When war broke out in 1914, the war became a family affair for the Wilson- Walker’s in a very unique way. They were a family that together would make the ultimate personal sacrifice abroad and suffer great loss, but with unswerving dedication to the war effort at home, they made huge personal contributions to establish war funds, comfort funds and organisations in support of families and soldiers. They played a significant part in the Australian war time history at home, details that have been overlooked and never before been highlighted.
Alan was 21 when he enlisted as a sapper with the Imperial Expeditionary Forces. He was temporarily discharged possibly due to illness for a short time and was reinstated and placed with the 1st Reinforcements Field Coy. Engineers under Lieut. Bachtold on the 19th October 1914 and later embarked on the A35 Berrima and joined up with original members of the 1st FCE in Egypt.
His brother William Douglas Wilson-Walker, attended the University of Sydney, and became an Economics graduate perhaps planning on joining the family firm of C. A. Le Maistre Walker, Chartered Accountants, but the war interrupted any plans he may have had and he also enlisted in June 1915.
Meanwhile his parents Edith and Charles were also doing their bit for the war effort. Through his private firm of chartered accountants, Charles already connected to the most eminent citizens of New South Wales, put his position to extaordinary use.
Charles founded the Citizens War Chest Fund of NSW in 1914 and was Hon. Secretary for the duration of the War, he was also Hon. General Secretary of the Australian Comforts Fund 1916, he also organised the formation of the French Australian League of Help and organised the NSW Returned Soldiers Association in 1916.
Then in April of 1915 it was sapper Alan Alexander Wilson-Walker who would take the next step’s towards the making of Australian history.
Alan took part in the first landing at Gallipoli on the morning of 25th April and served up to 23rd July when suffering from Otitis, an acute middle ear infection, he was transferred to St Patricks military hospital in Malta.
Still unwell in September, he was eventually transferred to England and admitted to the 1st General hospital Birmingham.
During his time in recovery he took the opportunity to apply for an appointment in the Royal Flying Corps (RFC) the air arm of the British Army during the First World War.
On December 6th 1915 he was discharged from the Australian forces and appointed to a commission in the Imperial Army Royal Flying Corp.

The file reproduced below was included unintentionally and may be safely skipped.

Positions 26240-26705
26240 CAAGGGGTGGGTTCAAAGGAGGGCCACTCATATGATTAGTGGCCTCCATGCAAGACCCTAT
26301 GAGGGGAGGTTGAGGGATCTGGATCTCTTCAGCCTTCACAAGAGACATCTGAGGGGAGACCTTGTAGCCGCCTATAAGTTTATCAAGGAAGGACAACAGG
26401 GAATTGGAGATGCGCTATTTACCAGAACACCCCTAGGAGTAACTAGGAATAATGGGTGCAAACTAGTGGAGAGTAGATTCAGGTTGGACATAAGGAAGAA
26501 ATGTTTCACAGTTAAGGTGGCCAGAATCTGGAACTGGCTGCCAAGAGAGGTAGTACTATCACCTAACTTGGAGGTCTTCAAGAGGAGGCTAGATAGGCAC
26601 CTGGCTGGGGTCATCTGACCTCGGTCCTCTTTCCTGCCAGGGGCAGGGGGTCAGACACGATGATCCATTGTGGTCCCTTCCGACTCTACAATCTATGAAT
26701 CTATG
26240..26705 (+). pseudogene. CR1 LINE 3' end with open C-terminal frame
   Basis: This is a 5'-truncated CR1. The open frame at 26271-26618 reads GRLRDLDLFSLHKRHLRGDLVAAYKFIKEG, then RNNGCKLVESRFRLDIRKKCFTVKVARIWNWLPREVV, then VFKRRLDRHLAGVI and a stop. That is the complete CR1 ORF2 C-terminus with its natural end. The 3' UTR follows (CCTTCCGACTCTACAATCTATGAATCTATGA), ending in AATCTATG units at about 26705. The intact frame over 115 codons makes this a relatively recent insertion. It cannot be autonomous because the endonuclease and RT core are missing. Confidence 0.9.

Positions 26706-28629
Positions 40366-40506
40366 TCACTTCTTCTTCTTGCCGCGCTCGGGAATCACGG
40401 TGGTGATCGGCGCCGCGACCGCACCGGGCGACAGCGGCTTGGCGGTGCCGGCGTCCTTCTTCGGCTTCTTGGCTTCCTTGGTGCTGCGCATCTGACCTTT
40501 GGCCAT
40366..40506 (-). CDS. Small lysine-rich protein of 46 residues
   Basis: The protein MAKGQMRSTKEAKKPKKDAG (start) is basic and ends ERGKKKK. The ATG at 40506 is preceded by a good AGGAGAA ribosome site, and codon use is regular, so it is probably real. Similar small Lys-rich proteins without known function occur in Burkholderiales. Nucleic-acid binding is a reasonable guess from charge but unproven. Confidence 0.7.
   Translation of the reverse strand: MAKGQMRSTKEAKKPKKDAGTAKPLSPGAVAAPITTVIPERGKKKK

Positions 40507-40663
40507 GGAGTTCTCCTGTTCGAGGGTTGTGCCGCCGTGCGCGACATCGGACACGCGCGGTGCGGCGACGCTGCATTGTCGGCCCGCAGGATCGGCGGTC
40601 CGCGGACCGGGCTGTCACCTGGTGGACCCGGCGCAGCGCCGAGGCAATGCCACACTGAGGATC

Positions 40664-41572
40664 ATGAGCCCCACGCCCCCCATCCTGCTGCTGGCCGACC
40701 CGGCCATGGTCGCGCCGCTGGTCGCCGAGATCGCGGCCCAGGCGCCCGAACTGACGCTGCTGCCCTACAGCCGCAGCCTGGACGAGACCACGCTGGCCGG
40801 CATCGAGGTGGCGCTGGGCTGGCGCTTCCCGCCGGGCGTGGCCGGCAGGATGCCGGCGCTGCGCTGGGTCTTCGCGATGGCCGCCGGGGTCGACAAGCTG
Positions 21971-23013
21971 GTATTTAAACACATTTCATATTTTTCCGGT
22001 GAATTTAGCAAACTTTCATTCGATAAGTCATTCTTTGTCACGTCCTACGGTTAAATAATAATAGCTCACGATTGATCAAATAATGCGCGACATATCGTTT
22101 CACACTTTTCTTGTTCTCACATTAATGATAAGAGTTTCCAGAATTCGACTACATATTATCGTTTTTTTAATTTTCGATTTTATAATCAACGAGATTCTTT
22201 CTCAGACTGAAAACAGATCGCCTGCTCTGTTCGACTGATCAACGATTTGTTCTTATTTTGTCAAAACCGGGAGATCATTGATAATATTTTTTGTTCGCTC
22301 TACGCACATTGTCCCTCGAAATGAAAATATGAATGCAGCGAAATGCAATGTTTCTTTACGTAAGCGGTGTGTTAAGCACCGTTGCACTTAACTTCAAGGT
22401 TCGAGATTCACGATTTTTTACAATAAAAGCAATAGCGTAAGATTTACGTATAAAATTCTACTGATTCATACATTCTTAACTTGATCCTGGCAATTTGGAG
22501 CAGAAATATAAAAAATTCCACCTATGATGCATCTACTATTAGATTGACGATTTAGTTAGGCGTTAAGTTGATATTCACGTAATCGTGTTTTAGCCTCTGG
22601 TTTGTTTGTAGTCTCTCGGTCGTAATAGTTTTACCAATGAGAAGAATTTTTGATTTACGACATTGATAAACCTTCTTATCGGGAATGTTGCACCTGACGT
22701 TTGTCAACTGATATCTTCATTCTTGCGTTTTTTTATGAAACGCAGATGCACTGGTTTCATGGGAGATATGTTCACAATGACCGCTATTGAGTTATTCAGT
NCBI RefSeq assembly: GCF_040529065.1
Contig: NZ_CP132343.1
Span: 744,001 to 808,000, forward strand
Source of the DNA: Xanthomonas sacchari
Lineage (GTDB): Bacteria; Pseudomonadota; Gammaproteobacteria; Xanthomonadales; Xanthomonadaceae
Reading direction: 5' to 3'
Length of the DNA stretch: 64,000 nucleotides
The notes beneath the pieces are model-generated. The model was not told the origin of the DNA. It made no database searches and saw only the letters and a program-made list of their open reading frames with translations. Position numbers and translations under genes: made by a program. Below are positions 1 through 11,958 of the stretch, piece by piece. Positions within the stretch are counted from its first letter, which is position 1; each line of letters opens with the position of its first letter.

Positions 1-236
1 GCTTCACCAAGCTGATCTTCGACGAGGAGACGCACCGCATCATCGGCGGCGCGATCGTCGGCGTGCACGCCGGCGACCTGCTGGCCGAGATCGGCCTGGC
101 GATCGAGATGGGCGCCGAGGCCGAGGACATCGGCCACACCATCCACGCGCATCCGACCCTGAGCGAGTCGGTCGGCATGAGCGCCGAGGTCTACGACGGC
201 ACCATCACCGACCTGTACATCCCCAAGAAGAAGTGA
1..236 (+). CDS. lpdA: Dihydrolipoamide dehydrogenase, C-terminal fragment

Original letter from Alan from Dover
Original letter from Alan from Dover
By January 20th 1916, Alan had qualified as an airman, flying a Maurice Farman Biplane and graduated from Brooklands with his Aeronautics certificate and was now Second Lieutenant No 13 Reserve Squadron Royal Flying Corps.
On March the 20th exactly two months after graduating, Alan was killed.
On the 24th the coroners findings confirmed “accidental death” and his funeral took place on the same day with full military honours.
The Dover Express reported the findings of the coroner and also reported on his funeral.
AUSTRALIAN FLYING OFFICER KILLED.
“The inquest on Lieut. A. Wilson Walker, who was killed near Dover in an aeroplane accident on Monday at 11.30 a.m., was held on Wednesday afternoon by the County Coroner (Mr. R. Mowll). The evidence was that the deceased officer was returning from a cross-country flight, and was seen near the Dover end of the Guston tunnel to be flying at a dangerously slow speed and then to turn. The machine sideslipped and nose-dived 1,500 feet, striking the ground and smashing to pieces. The deceased was found strapped in the machine dead, his spine being fractured, skull fractured, and both legs and one arm broken.
It was stated that he was an Australian, 22 years of age, and had served all through the Gallipoli affair, taking his ticket January 10th, and had done sixteen hours’ flying. The elevator, which was the only way of getting a machine out of a nose-dive, was in good order after the accident.
The Coroner expressed their sorrow at this gallant young officer’s death, and the jury returned a verdict of accidental death.” – Source: – ‘ Dover Express ‘
Dover Express – Friday 24 March 1916